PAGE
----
Scientist urges Jamaicans to report sightings of invasive Cuban tree frogsWednesday, November 04, 2020
A local scientist is appealing to Jamaicans to report sightings of an invasive species of frogs after receiving photos of the amphibians in two areas on the island's south coast, noting that the creatures can harm our ecosystem.
Terrestrial Biologist Damion Whyte, who is known for his environmental science work, says he and his colleagues have received reports of the invasive Cuban tree frog (Osteopilus septentrionalis) in St Catherine and Clarendon.
“The first official sighting was made by a colleague scientist three years ago. He spotted a green frog on a fish farm in Clarendon,” Whyte told the Jamaica Observer.
“Specimens have also been identified in Denbigh, and we have continued to track the spread of these frogs throughout the two parishes. With the help of social media, persons have also shared pictures of their encounters,” he added.
According to Whyte, one Instagram user who posts under the handle Julian aka @skillarchii showed a picture of Cuban tree frogs she found on her window ledge in Four Paths, Clarendon. Whyte also said he saw a Twitter post with pictures of frogs that had been first encountered in 2018 in Palmer's Cross, Clarendon.
“We also continue to get reports from fish farms,” Whyte said.
“What we need is to know all the areas where they are so that we can put in place a management plan,” Whyte explained, adding that the aim is to prevent the amphibians from damaging Jamaica's ecosystem.
Cuban tree frogs prey on beetles, roaches, small lizards, snakes, and other frogs. Their tadpoles can also out-compete endemic or local frog species, thus contributing to their decline.
In Jamaica, there are over 29 species of frogs that are both native and endemic to the island. A number of these frogs are currently threatened primarily as a result of habitat loss.
“The introduction of an invasive species, such as the Cuban tree frog, could therefore negatively impact on our species if it can spread through the country,” Whyte stated.
He also pointed out that the Cuban tree frog can have an impact on humans as the mucous it secretes from its skin as a defensive mechanism can irritate people's skin, eyes, and nose. There have also been reports of these secretions triggering asthma attacks.
The frogs can also be a public nuisance, messing up walls and blocking drains. In Florida, for instance, they have been known to cause costly power outages by short-circuiting utility switches.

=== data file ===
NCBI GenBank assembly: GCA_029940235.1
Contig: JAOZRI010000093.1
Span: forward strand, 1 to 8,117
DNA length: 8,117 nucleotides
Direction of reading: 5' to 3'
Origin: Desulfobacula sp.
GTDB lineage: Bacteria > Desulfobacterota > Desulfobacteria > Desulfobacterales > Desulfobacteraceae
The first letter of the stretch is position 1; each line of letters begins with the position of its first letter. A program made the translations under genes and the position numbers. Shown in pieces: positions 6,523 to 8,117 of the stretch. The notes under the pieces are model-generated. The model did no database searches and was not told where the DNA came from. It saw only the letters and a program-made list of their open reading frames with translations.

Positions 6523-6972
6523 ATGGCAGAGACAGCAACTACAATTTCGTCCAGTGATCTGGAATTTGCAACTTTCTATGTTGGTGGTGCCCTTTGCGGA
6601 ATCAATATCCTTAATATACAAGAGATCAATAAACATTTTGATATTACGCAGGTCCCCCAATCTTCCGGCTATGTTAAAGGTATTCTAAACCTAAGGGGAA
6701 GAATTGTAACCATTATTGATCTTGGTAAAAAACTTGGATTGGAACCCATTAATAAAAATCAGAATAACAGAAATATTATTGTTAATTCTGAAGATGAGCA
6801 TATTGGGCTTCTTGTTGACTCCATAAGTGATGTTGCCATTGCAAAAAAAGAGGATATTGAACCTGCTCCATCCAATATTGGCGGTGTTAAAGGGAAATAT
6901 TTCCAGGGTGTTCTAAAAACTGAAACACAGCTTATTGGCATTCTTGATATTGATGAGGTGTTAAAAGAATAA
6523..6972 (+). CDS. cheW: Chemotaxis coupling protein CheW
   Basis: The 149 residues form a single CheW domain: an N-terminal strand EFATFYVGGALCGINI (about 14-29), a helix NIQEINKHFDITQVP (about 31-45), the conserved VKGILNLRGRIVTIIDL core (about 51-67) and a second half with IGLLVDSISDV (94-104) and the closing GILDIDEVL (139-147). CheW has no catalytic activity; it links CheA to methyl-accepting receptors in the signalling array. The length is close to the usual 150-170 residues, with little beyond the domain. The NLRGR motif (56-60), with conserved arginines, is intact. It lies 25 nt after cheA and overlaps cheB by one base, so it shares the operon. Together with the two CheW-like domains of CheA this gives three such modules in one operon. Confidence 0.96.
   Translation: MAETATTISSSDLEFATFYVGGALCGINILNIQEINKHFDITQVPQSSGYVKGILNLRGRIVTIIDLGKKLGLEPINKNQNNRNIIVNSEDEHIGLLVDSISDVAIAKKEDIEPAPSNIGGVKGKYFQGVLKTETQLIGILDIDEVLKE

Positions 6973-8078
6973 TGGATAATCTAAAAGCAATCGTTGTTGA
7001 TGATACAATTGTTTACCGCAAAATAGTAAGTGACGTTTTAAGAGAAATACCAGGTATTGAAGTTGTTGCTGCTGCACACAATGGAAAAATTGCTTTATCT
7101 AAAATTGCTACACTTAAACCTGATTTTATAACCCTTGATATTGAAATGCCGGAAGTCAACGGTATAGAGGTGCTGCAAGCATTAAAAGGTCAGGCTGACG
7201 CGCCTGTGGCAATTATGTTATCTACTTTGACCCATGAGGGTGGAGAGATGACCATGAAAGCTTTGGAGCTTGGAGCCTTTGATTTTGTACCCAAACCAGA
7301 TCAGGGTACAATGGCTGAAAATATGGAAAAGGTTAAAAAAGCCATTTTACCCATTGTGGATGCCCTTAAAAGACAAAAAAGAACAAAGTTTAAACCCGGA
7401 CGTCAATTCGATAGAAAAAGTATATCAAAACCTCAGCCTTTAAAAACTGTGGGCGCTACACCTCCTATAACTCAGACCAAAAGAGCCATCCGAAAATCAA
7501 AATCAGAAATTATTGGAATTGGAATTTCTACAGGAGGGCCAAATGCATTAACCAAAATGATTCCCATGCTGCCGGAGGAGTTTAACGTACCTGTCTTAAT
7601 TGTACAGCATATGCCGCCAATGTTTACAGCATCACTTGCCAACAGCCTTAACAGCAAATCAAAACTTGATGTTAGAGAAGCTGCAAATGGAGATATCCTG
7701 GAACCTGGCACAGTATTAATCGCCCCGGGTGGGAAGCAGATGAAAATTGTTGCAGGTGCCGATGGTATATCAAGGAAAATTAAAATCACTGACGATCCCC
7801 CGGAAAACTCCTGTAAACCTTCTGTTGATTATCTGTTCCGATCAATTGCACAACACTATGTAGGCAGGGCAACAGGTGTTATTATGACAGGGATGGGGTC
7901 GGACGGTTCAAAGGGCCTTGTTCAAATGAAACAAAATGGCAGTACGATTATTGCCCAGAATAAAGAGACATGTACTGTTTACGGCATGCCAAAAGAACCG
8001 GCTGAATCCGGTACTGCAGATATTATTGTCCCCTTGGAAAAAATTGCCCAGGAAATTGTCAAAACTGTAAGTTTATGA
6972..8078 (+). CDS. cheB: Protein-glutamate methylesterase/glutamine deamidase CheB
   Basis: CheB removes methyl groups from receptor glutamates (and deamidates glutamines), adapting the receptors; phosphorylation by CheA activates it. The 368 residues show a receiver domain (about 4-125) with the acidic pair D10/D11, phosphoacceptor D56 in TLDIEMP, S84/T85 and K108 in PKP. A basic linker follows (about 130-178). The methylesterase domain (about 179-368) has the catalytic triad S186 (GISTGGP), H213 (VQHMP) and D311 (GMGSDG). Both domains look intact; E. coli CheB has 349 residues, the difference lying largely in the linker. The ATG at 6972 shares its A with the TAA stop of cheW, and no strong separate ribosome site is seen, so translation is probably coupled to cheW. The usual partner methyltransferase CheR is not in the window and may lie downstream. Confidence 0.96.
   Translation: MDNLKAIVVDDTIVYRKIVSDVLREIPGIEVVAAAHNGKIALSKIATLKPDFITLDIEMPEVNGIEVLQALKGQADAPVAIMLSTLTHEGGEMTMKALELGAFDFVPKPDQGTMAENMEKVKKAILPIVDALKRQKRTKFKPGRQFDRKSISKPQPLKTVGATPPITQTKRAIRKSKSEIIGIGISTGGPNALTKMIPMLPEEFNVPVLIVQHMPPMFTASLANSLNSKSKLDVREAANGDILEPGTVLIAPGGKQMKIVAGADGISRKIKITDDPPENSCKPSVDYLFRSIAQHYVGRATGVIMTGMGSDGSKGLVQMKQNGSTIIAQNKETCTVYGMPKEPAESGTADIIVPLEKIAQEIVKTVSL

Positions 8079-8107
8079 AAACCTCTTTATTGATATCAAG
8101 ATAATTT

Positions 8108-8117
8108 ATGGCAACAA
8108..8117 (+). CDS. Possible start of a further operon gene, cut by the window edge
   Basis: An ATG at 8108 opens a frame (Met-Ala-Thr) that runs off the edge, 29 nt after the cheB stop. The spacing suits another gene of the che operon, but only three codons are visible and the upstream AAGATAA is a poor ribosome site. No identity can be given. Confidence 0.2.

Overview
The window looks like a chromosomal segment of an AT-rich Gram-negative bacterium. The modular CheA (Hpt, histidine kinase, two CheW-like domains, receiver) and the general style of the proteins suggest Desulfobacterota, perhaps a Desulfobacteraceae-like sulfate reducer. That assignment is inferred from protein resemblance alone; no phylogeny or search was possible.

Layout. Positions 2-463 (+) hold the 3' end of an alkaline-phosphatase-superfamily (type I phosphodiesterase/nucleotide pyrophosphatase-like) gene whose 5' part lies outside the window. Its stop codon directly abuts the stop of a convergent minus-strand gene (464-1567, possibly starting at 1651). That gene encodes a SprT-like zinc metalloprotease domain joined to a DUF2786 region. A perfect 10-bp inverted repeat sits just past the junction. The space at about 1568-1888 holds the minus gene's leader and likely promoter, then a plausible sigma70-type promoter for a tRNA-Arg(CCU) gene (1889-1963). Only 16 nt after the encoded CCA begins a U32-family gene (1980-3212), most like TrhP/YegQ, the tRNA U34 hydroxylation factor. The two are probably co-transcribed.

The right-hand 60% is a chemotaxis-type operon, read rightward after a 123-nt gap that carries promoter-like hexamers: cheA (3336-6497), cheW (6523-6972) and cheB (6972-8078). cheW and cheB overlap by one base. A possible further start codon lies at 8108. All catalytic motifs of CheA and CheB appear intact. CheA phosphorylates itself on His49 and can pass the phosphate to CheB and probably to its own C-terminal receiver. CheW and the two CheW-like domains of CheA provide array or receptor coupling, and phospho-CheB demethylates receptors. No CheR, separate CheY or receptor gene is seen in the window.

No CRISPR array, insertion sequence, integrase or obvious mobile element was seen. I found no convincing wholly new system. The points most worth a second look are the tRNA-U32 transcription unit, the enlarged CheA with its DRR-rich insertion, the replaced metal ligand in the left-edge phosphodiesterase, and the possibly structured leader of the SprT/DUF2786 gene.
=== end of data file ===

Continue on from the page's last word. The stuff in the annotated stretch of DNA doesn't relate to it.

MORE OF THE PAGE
While it is native to Cuba, the Cayman Islands, and The Bahamas, the Cuban tree frog can also be found in Hawaii.
The frog ranges in size between 1.5 and 3 inches. The females are generally twice the size of the males. Their body colour varies from white, grey, brown, and green, with some dark blotches on the skin. As with most tree frogs, they have enlarged sticky toe pads for climbing.
They generally reproduce between March and October, and it has been reported by Dr Steve Johnson from the University of Florida that a female can lay up to 1,000 eggs, which are then fertilised externally by the male.
The Cuban tree frogs can be easily identified by their loud hoarse calls, “MRAAAAK”, at nights; you can also occasionally hear them in the day, especially after a period of heavy rainfall, which is common with most frogs.
“People have been calling, telling us of strange sounds they have been hearing at nights,” Whyte related. “They ask if the sounds are being made by crocodiles, but when they describe the sound we recognise that they are being made by the frogs.”
He said he and his colleagues are still not sure how the Cuban tree frog arrived in Jamaica. However, in Florida, it is alleged that the amphibians got there as hitchhikers on cargo ships.
“We encourage the public to take pictures and share information of sightings which can help track their spread,” Whyte said. “In the meantime, we continue to use information from other countries where they are a major problem to guide our monitoring.”
He asked anyone who encounters the frogs to e-mail the information to firstname.lastname@example.org, or via Twitter to @Roosters_world, on via Instagram to @Roosters_world1.
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